Online sexual exploitation of 7-10 year olds exploded in 2021 with a 3x increase according to new data from The Internet Watch Foundation (IWF). This increase was part of a record-breaking number of child sexual abuse images — sometimes called child pornography — they reviewed. IWF reviewed more child sexual abuse images in 2021 than the previous 15 years combined.
Parents should know that any child who has access to social media and online platforms is at risk for grooming and sexual exploitation, even children who parents may consider “too young” to be in danger. Parents are urged to keep kids under 13 off social media and carefully monitor online activity for teens.
- Online sexual abuse is increasingly common. 1 in 3 young adults reports having an unwelcome sexual interaction online before they turned 18, and 1 in 4 children report that an adult has had a sexual interaction with them online.
- Grooming and sexual exploitation affects elemetary school-aged children. 1 in 5 9-12 year-olds report being asked for “nudes” or other sexual acts online.
- Younger children are extremely vulnerable to grooming. Reports of online grooming and enticement—someone communicating with a child online for the purposes of sexual abuse or exploitation—nearly doubled from 2019 to 2020 as kids spent more time online.
- Sharing sexual images—often at the direction or request of an adult—is being normalized: There has been an explosion in sexual images produced by kids, often at an adult’s request or direction. The majority are of 11-13 year old girls, with 7-10 year old girls the fastest-growing group. 40% of kids say sending nudes is “normal”.
ParentsTogether, a community of more than 2.5 million parents that offers parenting news and resources, advises parents to take the following steps to reduce their children’s risks online— all online experiences come with some health and safety risks.
- Talk your children about online sexual abuse and nude images early and often: Age-appropriate conversations should begin as soon as children are spending time online independently—as young as 7 or 8. Tell kids they can always talk to you about problems online. Set the expectation that your kids can share things they see or hear online that make them feel weird, upset, curious, or scared, and that doing so won’t make you angry or make them lose access to their device.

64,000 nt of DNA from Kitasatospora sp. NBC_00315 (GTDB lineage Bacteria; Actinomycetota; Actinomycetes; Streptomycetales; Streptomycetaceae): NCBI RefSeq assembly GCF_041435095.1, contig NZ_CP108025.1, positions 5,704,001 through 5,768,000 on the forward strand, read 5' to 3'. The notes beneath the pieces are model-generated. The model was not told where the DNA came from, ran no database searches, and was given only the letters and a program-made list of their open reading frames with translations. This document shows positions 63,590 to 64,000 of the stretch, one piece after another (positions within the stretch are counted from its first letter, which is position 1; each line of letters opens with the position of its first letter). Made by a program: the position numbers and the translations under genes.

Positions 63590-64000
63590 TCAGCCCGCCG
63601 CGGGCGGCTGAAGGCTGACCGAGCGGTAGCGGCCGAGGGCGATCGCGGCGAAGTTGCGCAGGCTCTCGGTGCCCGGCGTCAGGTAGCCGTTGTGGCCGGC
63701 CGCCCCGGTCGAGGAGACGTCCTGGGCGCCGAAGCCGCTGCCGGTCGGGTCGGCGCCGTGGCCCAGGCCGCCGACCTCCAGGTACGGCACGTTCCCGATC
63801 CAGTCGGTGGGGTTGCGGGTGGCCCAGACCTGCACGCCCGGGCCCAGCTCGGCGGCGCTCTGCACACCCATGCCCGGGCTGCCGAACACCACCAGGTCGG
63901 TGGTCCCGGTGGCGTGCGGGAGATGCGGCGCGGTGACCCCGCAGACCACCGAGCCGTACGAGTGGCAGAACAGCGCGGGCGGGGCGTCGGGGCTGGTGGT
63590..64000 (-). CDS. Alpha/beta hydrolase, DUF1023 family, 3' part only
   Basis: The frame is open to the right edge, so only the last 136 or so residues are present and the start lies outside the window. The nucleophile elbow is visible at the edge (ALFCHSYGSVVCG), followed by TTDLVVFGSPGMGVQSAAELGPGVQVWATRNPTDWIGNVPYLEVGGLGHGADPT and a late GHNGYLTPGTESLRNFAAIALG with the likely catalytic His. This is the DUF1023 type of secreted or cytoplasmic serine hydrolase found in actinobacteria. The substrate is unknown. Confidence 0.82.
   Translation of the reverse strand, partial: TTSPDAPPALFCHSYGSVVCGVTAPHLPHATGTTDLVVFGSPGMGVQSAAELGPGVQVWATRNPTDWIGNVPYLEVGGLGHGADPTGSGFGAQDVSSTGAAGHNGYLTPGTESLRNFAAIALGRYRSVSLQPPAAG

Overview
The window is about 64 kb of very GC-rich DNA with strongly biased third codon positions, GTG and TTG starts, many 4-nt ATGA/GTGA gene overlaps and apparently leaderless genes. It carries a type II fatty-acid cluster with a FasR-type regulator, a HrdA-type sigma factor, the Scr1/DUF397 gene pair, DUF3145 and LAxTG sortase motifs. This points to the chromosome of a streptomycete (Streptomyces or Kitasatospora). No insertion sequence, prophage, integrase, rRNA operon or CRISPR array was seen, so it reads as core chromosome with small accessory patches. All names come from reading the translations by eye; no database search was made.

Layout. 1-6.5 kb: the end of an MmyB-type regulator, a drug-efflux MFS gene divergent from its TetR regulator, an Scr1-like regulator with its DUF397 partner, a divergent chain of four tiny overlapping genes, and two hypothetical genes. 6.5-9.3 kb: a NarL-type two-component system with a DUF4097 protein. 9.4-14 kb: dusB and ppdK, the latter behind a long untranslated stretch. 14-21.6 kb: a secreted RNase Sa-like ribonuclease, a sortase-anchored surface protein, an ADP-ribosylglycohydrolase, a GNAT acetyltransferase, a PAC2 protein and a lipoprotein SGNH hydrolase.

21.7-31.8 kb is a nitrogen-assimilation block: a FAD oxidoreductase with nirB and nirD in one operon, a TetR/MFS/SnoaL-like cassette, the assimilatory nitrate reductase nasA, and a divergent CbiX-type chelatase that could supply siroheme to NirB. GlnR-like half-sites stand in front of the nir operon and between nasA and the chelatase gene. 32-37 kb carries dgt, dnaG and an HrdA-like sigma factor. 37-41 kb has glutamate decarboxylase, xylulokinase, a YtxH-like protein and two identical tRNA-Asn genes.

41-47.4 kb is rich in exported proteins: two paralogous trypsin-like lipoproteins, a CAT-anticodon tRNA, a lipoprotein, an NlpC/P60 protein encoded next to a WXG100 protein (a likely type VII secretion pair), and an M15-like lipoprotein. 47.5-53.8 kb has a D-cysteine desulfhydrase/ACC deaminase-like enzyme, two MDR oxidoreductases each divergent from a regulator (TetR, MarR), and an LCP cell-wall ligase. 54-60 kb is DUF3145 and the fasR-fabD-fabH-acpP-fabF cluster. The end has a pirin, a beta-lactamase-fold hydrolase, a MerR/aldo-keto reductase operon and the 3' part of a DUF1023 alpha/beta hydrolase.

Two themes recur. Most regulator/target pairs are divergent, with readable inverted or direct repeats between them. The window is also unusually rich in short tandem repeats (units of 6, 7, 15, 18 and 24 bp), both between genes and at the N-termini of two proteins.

- Keep young children off social media: The minimum age for most social media sites is 13 for a reason—younger children may not be developmentally ready for full access to social media and the risks associated with it. Delaying access to social media and educating children about the risks and benefits can help them have a safer experience.
- Set parental controls and limits: Parental controls aren’t perfect, but they can keep kids away from some inappropriate contact and content. Parents may also want to block certain apps or sites, limit the amount of time kids can spend online, and charge devices at night in a common area outside your child’s bedroom.
While parents are a critical part of keeping kids safe online, tech platforms also need to address the massive and growing problem of online child sexual abuse. The IWF data is Europe-centric data about an international problem, which US-based tech companies have a unique opportunity to protect children from. ParentsTogether recommends tech platforms take the following steps to prevent online predators abusing kids:
- Enforce age limits: Most social media platforms’ terms of service say they are for 13+, but are used by millions of younger children. Platforms can help prevent abuse of the youngest and most vulnerable kids by keeping them off the platforms until they are 13.
- Don’t allow strangers to contact kids: Children’s accounts should be private by default, and platforms should put in additional protections to prevent strangers from being able to contact kids.
- Find and report sexual images: Platforms should invest in both human and technical solutions to detect sexual images of children and report them to the National Center for Missing and Exploited Children or Internet Watch Foundation.
Click here to see more ways ParentsTogether is asking tech companies to keep kids safe.